When most developers and admins think about deploying, managing, and working with Docker containers, the first thing they consider is the command line. After all, Docker was originally created as a command-line tool and there’s nothing you cannot do with Docker from the CLI (Command Line Interface). The Docker CLI is fast, flexible, and available on any machine that supports the Docker runtime engine. And given how many work with containers from third-party cloud hosts that don’t generally provide GUI tools for container environments, it makes perfect sense to manage your deployments from the command line.
But not every admin, developer, and user prefers the command line. Sure, when first learning the ins and outs of Docker, you should certainly start with the command line. After all, there is no better way to educate yourself on how containers are deployed and managed than with the CLI. Even still, when you are incredibly busy, the command line tools can get a bit unwieldy. On top of this, some advanced Docker features can get a bit cumbersome when used from the command line.
That’s why several companies have produced various types of GUI tools to help with the management of containers. These tools range from the overly simple to the incredibly complex, to the feature-rich to the feature-lacking (and everything in-between).
For example, you might have come across the official Docker Desktop client. Although this is a good tool for managing currently deployed containers, it doesn’t actually give you the option of building new container deployments within the GUI. In other words, you must deploy your containers from the command line, and then you can manage them from within the Docker Desktop GUI. Although this desktop client is a solid entry, it’s not exactly a one-stop-shop kind of tool that allows you to manage every single aspect of your Docker containers.
That’s where a tool like Portainer comes in handy.
I’ve already covered many aspects of Portainer in a series of tutorials here on TNS, including the deployment of Portainer, deploying full-stack applications with Portainer, managing secrets with Portainer, creating and using volumes in Portainer, and managing Docker Swarm with Portainer, even manage Kubernetes with Portainer. Of course, there will be more to come.
What Is Portainer?
Portainer is a universal container management tool that can work with both Docker and Kubernetes to make the deployment and management of containerized applications and services easier and more efficient. Portainer enjoys over 650,000 users and 21,700 GitHub stars, so it’s widely used and popular.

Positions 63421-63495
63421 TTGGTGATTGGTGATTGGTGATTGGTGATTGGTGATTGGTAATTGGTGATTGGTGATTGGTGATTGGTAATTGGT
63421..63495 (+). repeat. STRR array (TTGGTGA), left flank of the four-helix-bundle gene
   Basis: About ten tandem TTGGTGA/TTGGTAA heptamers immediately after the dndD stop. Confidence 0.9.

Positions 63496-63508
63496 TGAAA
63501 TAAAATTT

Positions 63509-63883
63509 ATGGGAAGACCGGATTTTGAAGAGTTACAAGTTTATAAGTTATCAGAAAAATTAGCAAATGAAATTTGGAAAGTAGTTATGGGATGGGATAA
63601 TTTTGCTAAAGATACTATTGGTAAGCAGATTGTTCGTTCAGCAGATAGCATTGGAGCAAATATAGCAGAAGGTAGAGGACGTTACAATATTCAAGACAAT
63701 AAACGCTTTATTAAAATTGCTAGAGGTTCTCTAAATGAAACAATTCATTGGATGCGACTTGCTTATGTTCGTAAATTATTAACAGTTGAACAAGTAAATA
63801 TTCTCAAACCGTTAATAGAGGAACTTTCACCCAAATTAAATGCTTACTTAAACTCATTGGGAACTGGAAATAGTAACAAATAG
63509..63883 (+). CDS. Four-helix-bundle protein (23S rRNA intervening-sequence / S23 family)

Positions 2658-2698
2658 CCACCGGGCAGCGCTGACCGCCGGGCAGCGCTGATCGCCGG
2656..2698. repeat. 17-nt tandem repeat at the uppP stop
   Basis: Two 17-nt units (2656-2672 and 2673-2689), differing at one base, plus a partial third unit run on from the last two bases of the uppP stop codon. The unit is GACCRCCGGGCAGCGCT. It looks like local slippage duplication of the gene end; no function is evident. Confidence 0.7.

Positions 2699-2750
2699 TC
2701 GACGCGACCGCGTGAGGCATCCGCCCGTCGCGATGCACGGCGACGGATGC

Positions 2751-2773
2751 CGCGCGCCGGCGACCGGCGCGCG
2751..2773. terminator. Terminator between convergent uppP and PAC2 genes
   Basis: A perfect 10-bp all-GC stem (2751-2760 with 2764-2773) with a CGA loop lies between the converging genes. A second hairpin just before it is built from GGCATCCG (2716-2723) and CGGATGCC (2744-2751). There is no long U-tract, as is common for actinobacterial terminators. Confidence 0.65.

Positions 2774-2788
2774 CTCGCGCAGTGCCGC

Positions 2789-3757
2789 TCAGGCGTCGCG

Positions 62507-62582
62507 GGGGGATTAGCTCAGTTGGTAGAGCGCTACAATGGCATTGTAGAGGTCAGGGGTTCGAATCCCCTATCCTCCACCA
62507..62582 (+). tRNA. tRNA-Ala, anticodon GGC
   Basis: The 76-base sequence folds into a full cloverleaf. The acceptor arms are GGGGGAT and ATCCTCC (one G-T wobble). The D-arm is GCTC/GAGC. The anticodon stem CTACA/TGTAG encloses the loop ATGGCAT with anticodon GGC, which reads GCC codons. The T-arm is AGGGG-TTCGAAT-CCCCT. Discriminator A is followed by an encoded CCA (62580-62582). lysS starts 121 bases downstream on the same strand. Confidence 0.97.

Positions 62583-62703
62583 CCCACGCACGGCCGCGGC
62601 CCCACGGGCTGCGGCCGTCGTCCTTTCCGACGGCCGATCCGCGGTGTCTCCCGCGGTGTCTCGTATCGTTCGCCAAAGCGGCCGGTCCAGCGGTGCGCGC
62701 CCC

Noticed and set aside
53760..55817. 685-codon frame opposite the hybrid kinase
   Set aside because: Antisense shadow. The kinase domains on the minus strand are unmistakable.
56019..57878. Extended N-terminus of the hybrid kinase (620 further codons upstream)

Over the past year, Portainer has become my go-to tool for managing container deployments. One of the main reasons for that is that Portainer actually makes working with containers understandable. For me, that makes it an obvious management platform for admins and developers of all skill levels.
You will be hard-pressed to find a more feature-rich and easy-to-use container management GUI than Portainer.
With Portainer you can:
- Reduce the complexity of single and multicluster container deployments.
- Work with a user-friendly UI.
- Codify best practices with the help of templates and default configurations.
- Work more consistently and reliably.
- Apply centralized access management and permissions.
Portainer makes it considerably easier to:
- Deploy and manage containers.
- Deploy and manage full-stack applications.
- Create and manage networks.
- Create and manage volumes.
- Create and manage templates.
- Create and manage services.
- Create and manage secrets.
- Create and manage environment variables.
- Create and manage configs (for non-sensitive information).
- Pull and manage images from various repositories.
- Manage users.
- Create and manage environments.
As you can see, there isn’t much you can’t do with Portainer.
The Portainer Workflow
One of my favorite aspects of Portainer is how it simplifies the container deployment and management workflow. For example, I can pull down an image, create a network, add a volume, create and save secrets, and then build and deploy either a container or a full-stack application that takes advantage of everything I’ve already created (Figure 1).
And many of those items can be easily reused for other deployments. Instead of having to build a complex manifest to include every aspect of the deployment, I can work with a GUI to select elements, add environment variables, and even configure various options such as restart policies, labels, working directories, users and so much more.
Portainer also makes it very easy to manage access to container elements. You can either give full access to all users or restrict access to specific users or groups on the system. With this feature, you could create specific groups on a per-task or department basis and then create various elements to be accessed only by those groups. And with the Portainer Business Edition, you get access to RBAC as well. As well, you can create various Environments (Figure 2) and then assign specific users to each.
For example, you might create a simple local environment to be used by developers and then give only developers access to it. You could also create a Kubernetes environment and assign specific admins to that. Or, you could create an environment that is attached to Microsoft Azure and assign that to a set group of trusted admins/developers.
You will be hard-pressed to find a more feature-rich and easy-to-use container management GUI than Portainer. This free tool makes it possible for anyone to get up to speed with container deployments faster and with fewer headaches than any other tool, in my opinion. Whether you’re just starting with containers, or you’re an old hat, Portainer should be the first (and last) web-based GUI you consider.
The New Stack is a wholly owned subsidiary of Insight Partners, an investor in the following companies mentioned in this article: Docker.